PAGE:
Anheuser-Busch InBev announced it has struck a deal with SABMiller to take over the brewer at £44 ($67.63) a share, about 14% higher than its initial offer last month. Reuters puts the value of the takeover proposal at $104.48 billion, the fifth largest corporate merger in history.
The combined company would have 31% of the global beer market. Heineken, the next biggest player, has 9% of the market.
Crucially for AB InBev, a deal would enable it to venture out more into the African and Australian markets where its might has yet to be felt in the way it is in Europe, North Africa and Asia.
The deal must still be approved by government regulators around the world and certain parts of the SABMiller operation will need to be sold in order to satisfy antitrust concerns. For instance, in the United States the new company would have 70% of the beer market. So it seems likely that Molson Coors will acquire SABMiller’s 58% stake in MillerCoors, their U.S. joint venture.
Although the scrutiny related to this deal is separate, that the U.S. Justice Department is probing allegations that Anheuser-Busch InBev is seeking to curb competition in the beer market by buying distributors is certainly relevant.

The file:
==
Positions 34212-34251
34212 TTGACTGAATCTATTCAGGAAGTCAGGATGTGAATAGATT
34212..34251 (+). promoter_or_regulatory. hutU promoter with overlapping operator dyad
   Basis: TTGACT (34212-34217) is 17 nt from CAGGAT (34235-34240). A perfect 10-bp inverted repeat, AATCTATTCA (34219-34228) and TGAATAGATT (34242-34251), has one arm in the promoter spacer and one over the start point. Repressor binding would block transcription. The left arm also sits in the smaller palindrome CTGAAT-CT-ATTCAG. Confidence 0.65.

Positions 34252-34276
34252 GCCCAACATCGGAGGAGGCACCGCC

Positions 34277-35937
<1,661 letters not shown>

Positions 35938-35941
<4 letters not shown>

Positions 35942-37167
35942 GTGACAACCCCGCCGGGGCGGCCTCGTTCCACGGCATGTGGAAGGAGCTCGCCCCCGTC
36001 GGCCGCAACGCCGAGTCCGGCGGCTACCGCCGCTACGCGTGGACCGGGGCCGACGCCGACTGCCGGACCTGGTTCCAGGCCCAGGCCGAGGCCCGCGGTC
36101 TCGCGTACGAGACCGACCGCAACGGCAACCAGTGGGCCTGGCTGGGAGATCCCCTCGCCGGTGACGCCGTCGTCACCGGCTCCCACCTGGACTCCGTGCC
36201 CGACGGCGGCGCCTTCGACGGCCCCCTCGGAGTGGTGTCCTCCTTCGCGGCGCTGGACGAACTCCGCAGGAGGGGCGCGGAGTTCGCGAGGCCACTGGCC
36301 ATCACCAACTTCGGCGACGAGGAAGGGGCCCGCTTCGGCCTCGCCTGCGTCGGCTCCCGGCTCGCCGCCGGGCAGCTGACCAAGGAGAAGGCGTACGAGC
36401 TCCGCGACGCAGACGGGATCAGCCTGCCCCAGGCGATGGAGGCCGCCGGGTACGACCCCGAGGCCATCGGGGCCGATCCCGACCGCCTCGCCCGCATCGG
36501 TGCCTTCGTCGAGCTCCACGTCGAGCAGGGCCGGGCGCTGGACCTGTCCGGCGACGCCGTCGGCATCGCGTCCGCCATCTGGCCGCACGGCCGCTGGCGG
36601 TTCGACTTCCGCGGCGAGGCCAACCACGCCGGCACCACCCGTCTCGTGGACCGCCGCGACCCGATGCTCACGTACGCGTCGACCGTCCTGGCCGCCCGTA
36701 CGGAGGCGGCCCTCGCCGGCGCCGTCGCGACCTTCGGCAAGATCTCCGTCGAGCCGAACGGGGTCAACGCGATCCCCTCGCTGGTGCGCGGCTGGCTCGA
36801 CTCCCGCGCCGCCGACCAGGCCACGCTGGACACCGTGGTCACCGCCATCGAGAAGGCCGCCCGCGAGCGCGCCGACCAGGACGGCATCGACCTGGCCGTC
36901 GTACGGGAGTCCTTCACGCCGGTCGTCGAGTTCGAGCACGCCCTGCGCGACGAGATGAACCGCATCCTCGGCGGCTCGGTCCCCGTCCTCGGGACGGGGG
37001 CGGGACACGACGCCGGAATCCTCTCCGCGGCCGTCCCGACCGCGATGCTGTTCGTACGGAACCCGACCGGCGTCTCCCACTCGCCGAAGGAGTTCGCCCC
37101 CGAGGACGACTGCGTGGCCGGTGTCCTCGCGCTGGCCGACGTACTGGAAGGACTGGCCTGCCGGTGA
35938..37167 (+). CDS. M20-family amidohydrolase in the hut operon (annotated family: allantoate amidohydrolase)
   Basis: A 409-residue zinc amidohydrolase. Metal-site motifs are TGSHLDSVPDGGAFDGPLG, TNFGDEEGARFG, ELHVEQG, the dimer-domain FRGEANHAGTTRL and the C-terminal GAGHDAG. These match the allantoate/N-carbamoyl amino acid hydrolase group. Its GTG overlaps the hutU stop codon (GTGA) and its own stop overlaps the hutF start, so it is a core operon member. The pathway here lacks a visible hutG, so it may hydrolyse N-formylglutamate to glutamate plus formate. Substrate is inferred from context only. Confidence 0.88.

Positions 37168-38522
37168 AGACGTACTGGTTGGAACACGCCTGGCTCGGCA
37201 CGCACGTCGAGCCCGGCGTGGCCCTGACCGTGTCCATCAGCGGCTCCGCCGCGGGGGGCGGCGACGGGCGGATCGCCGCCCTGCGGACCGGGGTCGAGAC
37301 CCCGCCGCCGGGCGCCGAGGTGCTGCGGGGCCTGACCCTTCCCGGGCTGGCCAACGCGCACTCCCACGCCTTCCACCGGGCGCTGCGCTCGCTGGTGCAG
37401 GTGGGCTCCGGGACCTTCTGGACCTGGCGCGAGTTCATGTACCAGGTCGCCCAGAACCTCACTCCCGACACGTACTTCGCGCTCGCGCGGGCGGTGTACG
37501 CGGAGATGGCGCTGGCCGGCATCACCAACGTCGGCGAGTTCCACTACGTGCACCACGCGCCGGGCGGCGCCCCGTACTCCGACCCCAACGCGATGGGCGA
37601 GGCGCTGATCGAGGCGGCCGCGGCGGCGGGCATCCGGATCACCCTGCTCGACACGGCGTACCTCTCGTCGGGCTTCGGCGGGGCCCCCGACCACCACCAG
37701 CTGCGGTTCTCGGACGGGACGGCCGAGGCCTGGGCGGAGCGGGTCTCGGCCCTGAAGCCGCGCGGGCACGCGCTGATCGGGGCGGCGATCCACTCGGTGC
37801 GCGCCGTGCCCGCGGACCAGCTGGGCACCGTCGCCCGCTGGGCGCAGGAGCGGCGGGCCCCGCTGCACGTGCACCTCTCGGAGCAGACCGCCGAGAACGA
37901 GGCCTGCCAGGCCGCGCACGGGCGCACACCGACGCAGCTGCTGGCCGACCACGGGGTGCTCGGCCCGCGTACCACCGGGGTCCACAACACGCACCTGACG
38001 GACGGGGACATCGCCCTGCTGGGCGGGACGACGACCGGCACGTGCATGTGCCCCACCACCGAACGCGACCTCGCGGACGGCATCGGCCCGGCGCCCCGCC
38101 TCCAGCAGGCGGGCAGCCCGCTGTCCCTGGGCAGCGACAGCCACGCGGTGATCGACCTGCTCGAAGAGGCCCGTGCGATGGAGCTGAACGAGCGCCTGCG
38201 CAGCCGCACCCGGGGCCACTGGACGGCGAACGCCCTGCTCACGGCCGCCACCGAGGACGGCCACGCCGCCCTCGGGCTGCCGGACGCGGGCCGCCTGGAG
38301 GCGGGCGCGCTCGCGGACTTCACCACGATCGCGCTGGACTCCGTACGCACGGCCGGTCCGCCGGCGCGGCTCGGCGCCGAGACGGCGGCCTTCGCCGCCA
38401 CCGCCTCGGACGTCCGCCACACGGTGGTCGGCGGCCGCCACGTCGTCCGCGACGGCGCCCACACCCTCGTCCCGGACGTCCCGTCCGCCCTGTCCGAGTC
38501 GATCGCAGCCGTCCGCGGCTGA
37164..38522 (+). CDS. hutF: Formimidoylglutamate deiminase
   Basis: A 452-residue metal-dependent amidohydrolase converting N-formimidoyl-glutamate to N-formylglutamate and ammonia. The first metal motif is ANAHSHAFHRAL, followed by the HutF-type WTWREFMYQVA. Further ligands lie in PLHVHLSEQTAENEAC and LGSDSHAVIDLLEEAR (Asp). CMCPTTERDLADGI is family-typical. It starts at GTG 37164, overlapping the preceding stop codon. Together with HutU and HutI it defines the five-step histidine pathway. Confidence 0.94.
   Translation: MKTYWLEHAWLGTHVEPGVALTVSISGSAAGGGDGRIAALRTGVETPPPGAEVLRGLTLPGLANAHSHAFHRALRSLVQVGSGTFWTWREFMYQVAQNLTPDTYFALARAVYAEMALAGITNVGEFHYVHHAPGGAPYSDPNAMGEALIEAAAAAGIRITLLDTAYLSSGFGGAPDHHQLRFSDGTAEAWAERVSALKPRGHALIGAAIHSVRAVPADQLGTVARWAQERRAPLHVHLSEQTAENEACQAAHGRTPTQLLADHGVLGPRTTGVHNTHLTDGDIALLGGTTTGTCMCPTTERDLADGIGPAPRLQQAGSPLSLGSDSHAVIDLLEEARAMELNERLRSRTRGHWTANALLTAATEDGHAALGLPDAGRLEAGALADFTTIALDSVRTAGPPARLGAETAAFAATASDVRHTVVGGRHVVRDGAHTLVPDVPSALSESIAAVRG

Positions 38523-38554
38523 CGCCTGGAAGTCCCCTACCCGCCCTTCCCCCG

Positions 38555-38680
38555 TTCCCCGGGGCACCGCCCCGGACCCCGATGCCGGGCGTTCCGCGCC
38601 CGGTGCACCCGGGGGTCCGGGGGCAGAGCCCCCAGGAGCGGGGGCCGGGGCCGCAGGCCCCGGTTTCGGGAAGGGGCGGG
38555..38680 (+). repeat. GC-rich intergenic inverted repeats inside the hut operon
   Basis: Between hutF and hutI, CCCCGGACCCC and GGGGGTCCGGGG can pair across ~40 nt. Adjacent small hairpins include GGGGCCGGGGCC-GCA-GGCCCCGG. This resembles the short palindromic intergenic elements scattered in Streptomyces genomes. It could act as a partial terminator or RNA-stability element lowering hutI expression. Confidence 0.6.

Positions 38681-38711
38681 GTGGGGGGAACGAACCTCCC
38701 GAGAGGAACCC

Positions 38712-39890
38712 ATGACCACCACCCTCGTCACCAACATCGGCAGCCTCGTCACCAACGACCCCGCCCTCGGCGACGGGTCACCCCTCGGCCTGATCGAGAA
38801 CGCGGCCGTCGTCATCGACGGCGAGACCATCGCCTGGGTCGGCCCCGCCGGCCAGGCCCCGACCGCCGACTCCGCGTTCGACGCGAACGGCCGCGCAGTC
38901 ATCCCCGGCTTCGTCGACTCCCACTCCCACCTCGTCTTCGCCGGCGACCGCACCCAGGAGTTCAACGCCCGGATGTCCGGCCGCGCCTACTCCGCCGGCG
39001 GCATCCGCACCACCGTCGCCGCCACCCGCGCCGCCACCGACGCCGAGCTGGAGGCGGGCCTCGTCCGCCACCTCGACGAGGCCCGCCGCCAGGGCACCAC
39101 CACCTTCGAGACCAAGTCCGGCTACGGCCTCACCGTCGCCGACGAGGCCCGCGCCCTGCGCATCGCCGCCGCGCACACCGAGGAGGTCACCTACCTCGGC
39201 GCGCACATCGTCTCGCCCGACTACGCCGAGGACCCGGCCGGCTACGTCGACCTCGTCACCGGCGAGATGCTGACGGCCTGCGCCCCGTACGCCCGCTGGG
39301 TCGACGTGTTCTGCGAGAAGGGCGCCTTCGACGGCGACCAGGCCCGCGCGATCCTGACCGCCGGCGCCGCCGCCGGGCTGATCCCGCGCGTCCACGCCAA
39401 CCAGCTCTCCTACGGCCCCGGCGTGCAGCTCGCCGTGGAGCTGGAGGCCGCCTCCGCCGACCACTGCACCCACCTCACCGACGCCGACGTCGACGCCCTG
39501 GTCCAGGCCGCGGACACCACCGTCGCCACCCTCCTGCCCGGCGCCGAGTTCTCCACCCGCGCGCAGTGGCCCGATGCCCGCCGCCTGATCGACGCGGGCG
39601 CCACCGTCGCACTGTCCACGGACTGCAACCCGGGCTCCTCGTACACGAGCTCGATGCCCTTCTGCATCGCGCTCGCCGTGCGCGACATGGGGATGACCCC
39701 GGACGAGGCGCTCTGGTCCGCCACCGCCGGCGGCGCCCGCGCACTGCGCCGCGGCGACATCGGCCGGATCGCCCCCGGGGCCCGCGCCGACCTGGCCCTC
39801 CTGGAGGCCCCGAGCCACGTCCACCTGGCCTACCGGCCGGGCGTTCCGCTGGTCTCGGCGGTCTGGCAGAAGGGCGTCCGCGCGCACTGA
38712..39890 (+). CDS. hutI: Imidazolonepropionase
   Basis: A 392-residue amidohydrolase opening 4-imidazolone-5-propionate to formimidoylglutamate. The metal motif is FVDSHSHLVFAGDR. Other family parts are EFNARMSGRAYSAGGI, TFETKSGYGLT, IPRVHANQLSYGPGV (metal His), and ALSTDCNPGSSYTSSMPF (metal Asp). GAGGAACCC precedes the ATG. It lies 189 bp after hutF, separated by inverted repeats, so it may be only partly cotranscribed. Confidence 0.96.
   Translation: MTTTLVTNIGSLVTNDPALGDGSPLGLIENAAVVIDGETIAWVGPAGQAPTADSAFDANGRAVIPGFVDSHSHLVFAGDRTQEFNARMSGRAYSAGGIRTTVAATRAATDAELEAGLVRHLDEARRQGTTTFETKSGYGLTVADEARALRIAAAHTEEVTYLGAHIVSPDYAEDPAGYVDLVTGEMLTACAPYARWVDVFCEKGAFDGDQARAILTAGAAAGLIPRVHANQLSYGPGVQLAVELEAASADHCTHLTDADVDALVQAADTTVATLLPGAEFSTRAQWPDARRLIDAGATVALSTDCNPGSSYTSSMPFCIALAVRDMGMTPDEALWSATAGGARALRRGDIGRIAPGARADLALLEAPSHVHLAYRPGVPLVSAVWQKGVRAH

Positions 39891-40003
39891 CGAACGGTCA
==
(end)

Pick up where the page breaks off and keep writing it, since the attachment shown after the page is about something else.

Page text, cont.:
In recent months, the company has purchased five distributors in three states. Many states require brewers to use distributors to sell their product, and once A-B InBev buys a distributor, craft companies say they find that they can’t distribute their beer as easily and sales growth stalls. Antitrust regulators are also reviewing craft brewers’ claims that A-B InBev pushes some independent distributors to only carry the company’s products and end their ties with the craft industry, two of the sources said, noting that the investigation was in its early stages.